Finger-Pointing Follows Ousting Of U.Va. President
ROBERT SIEGEL, HOST:
From NPR News, this is ALL THINGS CONSIDERED. I'm Robert Siegel.
MELISSA BLOCK, HOST:
And I'm Melissa Block. The University of Virginia is reeling over the sudden firing of its president. Last week, the school's state-appointed governing board surprised the university community with that announcement. The ousted president, Teresa Sullivan, was in the job for less than two years.
Faculty and students have rallied behind Sullivan, calling the firing a coup by the board. From member station WVTF, Sandy Hausman reports.
SANDY HAUSMAN, BYLINE: More than 2,000 students and faculty gathered on the lawn, waving signs, cheering and offering pats on the back as 62-year-old Teresa Sullivan headed into a closed meeting with the Board of Visitors that no longer wanted her services.
It's been a week of turmoil since last Sunday, when the board's leader, Rector Helen Dragas, announced Sullivan had been forced out. Dragas and her allies had apparently been calling members one by one to gauge support for a plan to oust Sullivan. No vote was taken. Instead, Dragas and Vice Rector Mark Kington informed Sullivan that they could remove her, and she resigned.
Dragas offered a brief and vague explanation.
HELEN DRAGAS: We are living in a time of rapidly accelerating change. That environment, we believe, calls for bold, strategic visionary leaders to take us to the next level.
HAUSMAN: The news shocked Sullivan and the faculty. Sometimes a quarrelsome bunch, they united to issue a statement of support for Sullivan and no support for the board.
Siva Vaidhyanathan chairs the Department of Media Studies.
SIVA VAIDHYANATHAN: If the Board of Visitors is not comfortable having a premier scholar, teacher and leader with years of experience and a sterling reputation like Teresa Sullivan, it boggles the mind to think who the board might actually prefer.
HAUSMAN: Less than two years ago, Sullivan was the board's unanimous choice to lead UVA. She went almost immediately to the legislature to ask for more money. And when Virginia's attorney general demanded to see emails and documents produced by a well-known climate scientist, Sullivan fought him in court and won. But during her brief tenure, Virginia's governor appointed eight new people to the board.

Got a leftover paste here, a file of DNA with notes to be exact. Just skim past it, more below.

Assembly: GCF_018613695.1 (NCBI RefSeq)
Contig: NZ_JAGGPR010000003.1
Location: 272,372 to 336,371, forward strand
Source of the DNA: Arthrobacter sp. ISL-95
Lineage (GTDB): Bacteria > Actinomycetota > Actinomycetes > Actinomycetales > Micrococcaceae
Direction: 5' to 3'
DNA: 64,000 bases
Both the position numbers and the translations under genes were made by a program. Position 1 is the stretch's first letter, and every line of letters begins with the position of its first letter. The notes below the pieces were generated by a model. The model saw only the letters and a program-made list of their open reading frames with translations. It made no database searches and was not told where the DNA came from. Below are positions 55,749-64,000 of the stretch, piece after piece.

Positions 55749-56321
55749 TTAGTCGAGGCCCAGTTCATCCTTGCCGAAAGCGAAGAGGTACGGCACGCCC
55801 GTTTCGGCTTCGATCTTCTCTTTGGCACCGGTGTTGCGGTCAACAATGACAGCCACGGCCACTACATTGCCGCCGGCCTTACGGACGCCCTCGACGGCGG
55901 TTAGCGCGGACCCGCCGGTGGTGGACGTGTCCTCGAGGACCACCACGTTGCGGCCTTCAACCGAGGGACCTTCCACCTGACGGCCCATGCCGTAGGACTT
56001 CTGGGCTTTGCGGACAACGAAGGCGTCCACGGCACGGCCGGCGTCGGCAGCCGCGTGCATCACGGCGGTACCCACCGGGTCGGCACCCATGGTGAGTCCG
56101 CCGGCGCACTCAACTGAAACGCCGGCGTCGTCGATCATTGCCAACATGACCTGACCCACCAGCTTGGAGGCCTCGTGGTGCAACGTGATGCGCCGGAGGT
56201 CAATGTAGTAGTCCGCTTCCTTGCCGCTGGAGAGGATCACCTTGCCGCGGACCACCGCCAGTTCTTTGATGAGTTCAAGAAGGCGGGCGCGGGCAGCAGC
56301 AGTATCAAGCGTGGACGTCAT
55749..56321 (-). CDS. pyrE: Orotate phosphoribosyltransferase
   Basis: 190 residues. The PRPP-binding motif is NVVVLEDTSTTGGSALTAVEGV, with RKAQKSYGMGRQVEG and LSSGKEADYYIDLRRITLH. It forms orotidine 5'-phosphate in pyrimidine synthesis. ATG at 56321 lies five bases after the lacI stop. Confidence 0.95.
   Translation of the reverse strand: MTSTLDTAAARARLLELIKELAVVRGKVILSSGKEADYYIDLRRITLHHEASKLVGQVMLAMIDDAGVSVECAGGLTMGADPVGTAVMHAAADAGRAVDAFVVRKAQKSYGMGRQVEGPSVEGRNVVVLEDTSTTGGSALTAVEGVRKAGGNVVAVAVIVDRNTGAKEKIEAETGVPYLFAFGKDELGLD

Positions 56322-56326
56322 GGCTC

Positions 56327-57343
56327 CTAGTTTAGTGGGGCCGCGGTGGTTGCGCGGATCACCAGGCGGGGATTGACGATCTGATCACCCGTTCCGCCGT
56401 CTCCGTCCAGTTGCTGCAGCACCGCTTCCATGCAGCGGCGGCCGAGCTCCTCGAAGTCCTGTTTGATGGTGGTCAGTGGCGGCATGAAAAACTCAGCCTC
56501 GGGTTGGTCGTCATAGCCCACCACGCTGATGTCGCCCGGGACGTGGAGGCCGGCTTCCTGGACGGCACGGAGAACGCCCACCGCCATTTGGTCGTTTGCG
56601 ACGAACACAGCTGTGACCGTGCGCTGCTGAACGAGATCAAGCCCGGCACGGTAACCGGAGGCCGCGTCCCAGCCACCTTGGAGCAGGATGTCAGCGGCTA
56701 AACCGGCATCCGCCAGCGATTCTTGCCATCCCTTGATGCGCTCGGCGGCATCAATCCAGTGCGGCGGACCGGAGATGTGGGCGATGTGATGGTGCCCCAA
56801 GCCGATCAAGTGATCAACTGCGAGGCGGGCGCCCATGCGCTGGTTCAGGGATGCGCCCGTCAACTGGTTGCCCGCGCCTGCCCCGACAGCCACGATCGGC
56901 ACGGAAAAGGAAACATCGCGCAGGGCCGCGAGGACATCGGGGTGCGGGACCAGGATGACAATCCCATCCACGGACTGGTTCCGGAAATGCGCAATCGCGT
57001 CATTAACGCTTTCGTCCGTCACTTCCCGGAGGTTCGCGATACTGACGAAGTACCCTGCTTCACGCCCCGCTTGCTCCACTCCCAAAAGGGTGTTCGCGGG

States and public universities are increasingly at war over money, priorities and values, says Robert Kaiser at the American Association of University Professors. He blames leadership that doesn't understand scholarship.
ROBERT KAISER: More and more, presidents and chancellors are coming from non-academic backgrounds - either from the law or from business - and don't understand what the academic enterprise is about. And, in fact, there have been some colleges and universities recently where presidents have been insisting that faculty members keep track of their hours each day.
HAUSMAN: At UVA, Rector Dragas criticized Sullivan for failing to enter the profitable market of online education and taking too long to make spending cuts. But in parting remarks to the board, Sullivan warned that corporate-style, top-down leadership does not work in a great university. She noted that instability makes donors uneasy. And, in fact, this controversy has led some to say they'll stop writing checks until the board members who pushed Sullivan out are themselves removed.
But Governor Bob McDonnell says he doesn't want to meddle in the board's business, and Rector Helen Dragas says she's not going anywhere. She'll stay, she says, to ensure great education at UVA.
DRAGAS: And in our push for excellence, we seek also to be responsive to families and taxpayers who foot our bills and to legislators who demand accountability.
HAUSMAN: After a marathon meeting of nearly 12 hours, the Board of Visitors announced they had selected an interim president, the dean of UVA's undergraduate business school, and would soon begin a search for Sullivan's permanent replacement.
For NPR News, I'm Sandy Hausman in Charlottesville, Virginia. Transcript provided by NPR, Copyright National Public Radio.